Hubbard Street Dance Chicago presents their Spring Series, an All-Kylián program, at the Harris Theater for Music and Dance, Thursday, March 13 through Sunday, March16. Tickets are $25-$99; call 312.850.9744 or visit hubbardstreetdance.com/spring.

 

Vision, Faith & Desire II at Pritzker Pavilion

Winifred Haun and Lizzie Leopold come together again to present Vision, Faith & Desire II: Dancemakers Inspired by Martha Graham inside on the stage at the Pritzker Pavilon this weekend.

Starting tonight, Haun and Leopold revisit works from the original Vision program that had enormous success in September 2013 (preview here). This time around, they are joined by Randy Duncan, who will present his award-winning solo Love Not Me and Jeff Hancock, who will dance a solo he choreographed titled Quilting Martha.

Vision, Faith & Desire II, Thursday – Sunday, Feb. 6 – 8 at 7:00 pm. at the Pritzker Pavilion in Millennium Park. Tickets are $15, purchase here.

Throwback Thursday: Nut edition #tbt

RB living the part as Snow Queen.

I know The Nutcracker is over, but since it’s been snowing for the past few days, I’m putting up one more pic of me as Snow Queen. Yes, those are snowflakes on my warm up sweater. I lived in that thing for the entire rehearsal periods and performances each time I was SQ. Gotta get in the mood! And there are snowflakes in my crown and my earrings are big snowflakes too. (Shoes by Freed.)

Let it snow!

Throwback Thursday: Nut edition #tbt

RB as Snow Queen w/ Alexei Khimenko.

…where I was the “Snow Queen” for the umpteenth time.  Don’t get me wrong, it was my favorite part and a bit of type casting since I can be…well, icy.

That year my partner was Alexei Khimenko, orginally from Leningrad, but had been dancing for a while in Nashville, TN. Everyone loved Alexei. He was fun, charming and an intuitive and helpful partner. He was SBC’s own Baryshnikov!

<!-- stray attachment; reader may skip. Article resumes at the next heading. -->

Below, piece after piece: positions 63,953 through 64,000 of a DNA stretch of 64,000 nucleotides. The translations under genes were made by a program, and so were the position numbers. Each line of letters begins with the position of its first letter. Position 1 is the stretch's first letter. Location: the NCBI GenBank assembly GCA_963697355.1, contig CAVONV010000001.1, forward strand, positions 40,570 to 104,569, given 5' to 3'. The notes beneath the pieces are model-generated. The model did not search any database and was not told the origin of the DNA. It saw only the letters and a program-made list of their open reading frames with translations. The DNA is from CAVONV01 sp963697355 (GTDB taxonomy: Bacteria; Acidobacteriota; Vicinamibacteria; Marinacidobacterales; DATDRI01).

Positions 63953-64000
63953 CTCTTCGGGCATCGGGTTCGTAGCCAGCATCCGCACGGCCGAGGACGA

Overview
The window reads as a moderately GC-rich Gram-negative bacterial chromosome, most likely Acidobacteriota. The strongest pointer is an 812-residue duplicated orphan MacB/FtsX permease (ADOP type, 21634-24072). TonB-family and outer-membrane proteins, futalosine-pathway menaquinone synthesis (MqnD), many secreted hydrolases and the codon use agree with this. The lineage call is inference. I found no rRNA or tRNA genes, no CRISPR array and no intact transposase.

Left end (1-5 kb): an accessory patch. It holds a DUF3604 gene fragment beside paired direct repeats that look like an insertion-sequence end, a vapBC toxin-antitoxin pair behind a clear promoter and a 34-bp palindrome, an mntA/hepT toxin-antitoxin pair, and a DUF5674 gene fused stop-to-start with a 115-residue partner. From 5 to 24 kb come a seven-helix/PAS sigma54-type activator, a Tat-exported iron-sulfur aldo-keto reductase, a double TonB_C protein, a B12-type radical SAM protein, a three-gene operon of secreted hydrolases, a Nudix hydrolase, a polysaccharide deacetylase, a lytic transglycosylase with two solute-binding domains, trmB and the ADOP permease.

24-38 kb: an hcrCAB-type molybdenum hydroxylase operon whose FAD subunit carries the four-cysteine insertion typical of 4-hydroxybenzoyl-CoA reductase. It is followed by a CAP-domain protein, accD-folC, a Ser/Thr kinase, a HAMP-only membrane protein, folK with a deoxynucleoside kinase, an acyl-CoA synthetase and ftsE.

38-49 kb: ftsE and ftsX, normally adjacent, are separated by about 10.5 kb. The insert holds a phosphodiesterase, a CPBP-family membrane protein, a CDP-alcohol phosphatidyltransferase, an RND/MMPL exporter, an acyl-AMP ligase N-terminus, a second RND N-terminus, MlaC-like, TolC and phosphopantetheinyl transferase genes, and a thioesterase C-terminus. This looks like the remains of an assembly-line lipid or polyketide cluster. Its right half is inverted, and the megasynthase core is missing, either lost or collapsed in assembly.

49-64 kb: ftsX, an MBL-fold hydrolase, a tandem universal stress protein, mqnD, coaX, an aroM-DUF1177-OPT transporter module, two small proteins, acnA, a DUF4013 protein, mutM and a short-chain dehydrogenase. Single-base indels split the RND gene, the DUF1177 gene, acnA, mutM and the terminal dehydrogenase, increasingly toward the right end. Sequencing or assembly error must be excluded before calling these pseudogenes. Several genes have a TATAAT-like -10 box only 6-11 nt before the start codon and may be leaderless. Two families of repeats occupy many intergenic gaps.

He taught us a lot, even some Russian. Most wanted to learn how to count to ten, but I wanted to learn something I could use, so I politely asked him to teach me how to say “F*$# off!”. After laughing, he obliged. Before we went on stage each show for our pas, instead of wishing him “Merde”, I would tell him – lovingly – to “F*$# off”.

In the picture above, I not only certainly have a cramp in my hamstring and back, but I’m pretty sure I’m telling him (through clenched teeth) that my boob was falling out. Photo shoots are a bitch.

Throwback Thursday: Nut edition #tbt

SBC gals post-Nutcracker sometime after electricity was invented.

Oh Nutcracker…and memories.

Pictured: the “Trinas”. One’s husband is in the background (Hi Chad!), one had recently given birth, one was kinda, sorta, not-so-secretly dating my boyfriend (or maybe that came later), and I just had knee surgery. But, we pulled off a great show. Although we did change the entire pas to be on my left leg and I wasn’t a very dainty Sugar Plum – just ask my poor partner (Sorry John).

Good times.

Throwback Thursday: Nut edition #tbt

RB as Snow Queen in "The Nutcracker" with Ben Houk.

That one time where I backhanded my partner in the face on stage. Oopsie daisy.

It was an almost perfect performance. Almost. It was the very end of the pas after we “make it snow” calling the snowflakes on to dance. All that was left was a a back attitude/penche promenade and a lame duck/step over turn into another promenade, then exit. I was stoked because the pas went so well thinking we’d just take it easy and do a few pretty floating turns to finish. My partner was thinking let’s do 15,000 pirouettes and finish with a bang!

I wasn’t ready for the major push off he gave me – add in the fact that I’m not a good turner with spotting issues – and I went all cattywhampus and smacked him in the face hard. We recovered enough to finish, but our slow romantic walk off turned into a grab-the-back-of-the-tutu shove/run exit. Boo.He was pissed.

The rest of Snow Scene went well with a stoic smile etched on my face, but the screw up left a mark on me…and his face.